Autoimmune rheumatologic diseases
Skin rash can often herald the onset of a systemic disease flare in systemic lupus. The subtype of skin lesion may confer a differential risk of renal involvement. We hypothesized that renal flares may exhibit crosstalk between skin and kidneys and that similar molecular mechanisms may underlie skin and renal disease. We used systems biology approaches to integrate the regulatory events occurring in subacute cutaneous lupus erythematosus (sCLE, n=43) and discoid lupus erythematosus (DLE, n=47) and compared with those in the ERCB lupus nephritis (LN) class II+IV cohort (n=22). Shared transcriptional networks in SLE skin lesions versus LN kidney biopsies reflect similar pathway regulation (p value below 0.05) including complement, B-cells, dendritic cells (DCs), IL4, IL8, and inflammasome signaling pathways. IL-12 signaling and production in macrophages, IL-3, IL-15 signaling pathways were regulated only in LN glomeruli and sCLE rashes, while there were metabolic pathways unique to DLE. CCL21 mRNA expression was specifically up-regulated in sCLE and LN tubulointerstitium and correlated with eGFR, which suggests it may play a role in cutaneous and renal lupus pathogenesis. SCLE, which is associated with a higher risk of systemic disease involvement compared with DLE, shares overlapping gene regulation with lupus nephritis. Dendritic cell pathways and associated upregulation of the CCR7 ligand CCL21, that is involved in recruitment of immune effector cells, may serve as a marker for sCLE patients at risk for LN. These data thus identify potentially important molecular targets for novel therapies in cutaneous and renal lupus.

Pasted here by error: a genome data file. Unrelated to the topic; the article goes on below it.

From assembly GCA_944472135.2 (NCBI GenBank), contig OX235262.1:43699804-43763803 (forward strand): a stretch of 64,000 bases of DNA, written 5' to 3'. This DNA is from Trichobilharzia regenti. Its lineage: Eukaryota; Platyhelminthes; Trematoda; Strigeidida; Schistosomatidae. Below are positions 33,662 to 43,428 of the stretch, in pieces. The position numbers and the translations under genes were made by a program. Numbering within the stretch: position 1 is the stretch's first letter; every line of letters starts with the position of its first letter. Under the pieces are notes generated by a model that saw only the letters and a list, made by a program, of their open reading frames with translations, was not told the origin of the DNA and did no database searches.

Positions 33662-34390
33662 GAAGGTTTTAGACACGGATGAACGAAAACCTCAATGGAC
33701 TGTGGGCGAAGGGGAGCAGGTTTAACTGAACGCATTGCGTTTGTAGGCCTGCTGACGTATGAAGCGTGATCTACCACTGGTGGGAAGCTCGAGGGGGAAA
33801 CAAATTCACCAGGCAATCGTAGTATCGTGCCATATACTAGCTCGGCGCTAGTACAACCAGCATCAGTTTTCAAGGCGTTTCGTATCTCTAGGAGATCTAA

Assistant Professor of Internal Medicine
University of Michigan